Why thermostat and humidistat wiring matters—for now.
Thermostats and humidistats are installed in millions of homes, yet it seems that few people are aware that they can be wired in two distinct ways. Admittedly, this is a quiet concern. Thermostat wiring will never lead a political agenda or attract angry protesters. But if you are curious about managing moisture, you need to know about some important consequences.
Thermostats allow selection of an optimal temperature for heating or cooling. This temperature is referred to as the “set point.” When the temperature reaches within a degree or two of the set point, a switch in the thermostat signals either the fan and compressor (cooling season) or fan and heating elements (heating season) to distribute air. In either mode, the fan setting may be positioned in the “on” or “automatic” setting. “On” means that the fan operates continuously, while “auto” means the fan fluctuates on and off simultaneously with the compressor. In cool, humid climates, the thermostat may also activate radiant heating or “reheat” in addition to dehumidification so as to remove moisture without causing the room temperature to become uncomfortably cool.
Humidistats allow for the control of relative humidity (RH) in hot or cold climates. In a hot, humid climate, the humidistat helps to dehumidify the air, designating the control as a dehumidistat. Conversly, a humidistat in a cool climate helps to humidify the air, designating the control as a humidistat. The term humidistat will be used in this article as a general term denoting the actual control and not whether it was designed for high or low humidity.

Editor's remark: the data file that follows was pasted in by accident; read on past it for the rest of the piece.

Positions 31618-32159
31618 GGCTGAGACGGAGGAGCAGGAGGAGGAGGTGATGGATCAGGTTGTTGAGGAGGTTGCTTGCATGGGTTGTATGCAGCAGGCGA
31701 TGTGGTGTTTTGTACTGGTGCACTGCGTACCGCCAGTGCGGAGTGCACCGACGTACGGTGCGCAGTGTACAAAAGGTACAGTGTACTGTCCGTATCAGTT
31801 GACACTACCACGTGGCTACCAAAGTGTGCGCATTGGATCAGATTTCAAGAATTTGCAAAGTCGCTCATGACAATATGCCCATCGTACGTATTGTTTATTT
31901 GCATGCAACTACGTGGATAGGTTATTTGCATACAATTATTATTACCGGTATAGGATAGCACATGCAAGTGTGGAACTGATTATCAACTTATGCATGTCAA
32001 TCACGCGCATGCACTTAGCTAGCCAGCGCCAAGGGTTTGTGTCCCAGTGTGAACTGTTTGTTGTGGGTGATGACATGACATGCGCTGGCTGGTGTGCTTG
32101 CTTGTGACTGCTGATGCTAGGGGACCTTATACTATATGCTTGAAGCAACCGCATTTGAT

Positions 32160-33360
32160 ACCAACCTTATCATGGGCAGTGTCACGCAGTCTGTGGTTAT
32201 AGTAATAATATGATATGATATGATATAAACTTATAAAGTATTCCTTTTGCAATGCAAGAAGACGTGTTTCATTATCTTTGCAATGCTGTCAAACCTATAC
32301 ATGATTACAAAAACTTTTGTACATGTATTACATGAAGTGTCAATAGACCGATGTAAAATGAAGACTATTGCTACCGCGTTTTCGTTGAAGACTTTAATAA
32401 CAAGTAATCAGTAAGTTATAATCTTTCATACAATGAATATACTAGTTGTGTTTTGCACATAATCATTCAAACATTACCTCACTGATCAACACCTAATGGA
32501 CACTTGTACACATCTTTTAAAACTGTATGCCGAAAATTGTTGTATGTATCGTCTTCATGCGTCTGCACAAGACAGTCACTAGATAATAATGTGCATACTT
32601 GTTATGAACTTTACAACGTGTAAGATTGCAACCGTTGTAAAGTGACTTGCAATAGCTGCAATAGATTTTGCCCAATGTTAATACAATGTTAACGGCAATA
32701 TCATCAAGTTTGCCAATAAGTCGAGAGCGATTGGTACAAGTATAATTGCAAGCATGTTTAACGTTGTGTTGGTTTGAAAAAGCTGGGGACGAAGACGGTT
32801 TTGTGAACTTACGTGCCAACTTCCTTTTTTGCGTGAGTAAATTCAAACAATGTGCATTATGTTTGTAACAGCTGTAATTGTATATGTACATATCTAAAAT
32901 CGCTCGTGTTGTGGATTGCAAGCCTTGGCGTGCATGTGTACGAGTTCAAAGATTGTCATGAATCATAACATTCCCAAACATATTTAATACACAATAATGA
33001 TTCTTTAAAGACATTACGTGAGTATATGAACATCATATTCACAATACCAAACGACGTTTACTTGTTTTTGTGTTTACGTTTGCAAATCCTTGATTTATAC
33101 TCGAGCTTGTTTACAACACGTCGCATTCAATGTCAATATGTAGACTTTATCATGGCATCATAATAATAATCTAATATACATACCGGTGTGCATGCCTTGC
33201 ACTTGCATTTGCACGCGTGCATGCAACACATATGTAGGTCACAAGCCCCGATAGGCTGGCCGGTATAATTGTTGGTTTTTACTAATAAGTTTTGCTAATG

A comfortable indoor humidity, usually ranges between 45 percent and 65 percent RH. When the RH goes above the humidistat set point in a hot and humid climate, a switch signals the air conditioning system to operate, causing air to flow across cold metal fins (an evaporator coil) inside the air handler, allowing the moisture to contact the surface, condense, drip into a pan, and then discharge outside through a pipe. The wiring scheme affects two functions: temperature regulation and moisture management.
Thermostat and Humidistat Wiring
Although controls can have analog or digital settings, they really function as “on” and “off” switches. How does the wiring scheme affect their performance? That may depend on where you live.
The difference between a thermostat and humidistat is a matter of what they control. The thermostat’s control activates all three of the heating, ventilation, and air conditioning (HVAC) components: compressor (cooling), heating elements (heating), and fan (circulation). By comparison, the humidistat’s control activates the compressor (dehumidification) or humidifier (humidification) and the fan. When the temperature or RH level is lowered or raised at the control in any climate, the HVAC system remains “on” until the set points are reached.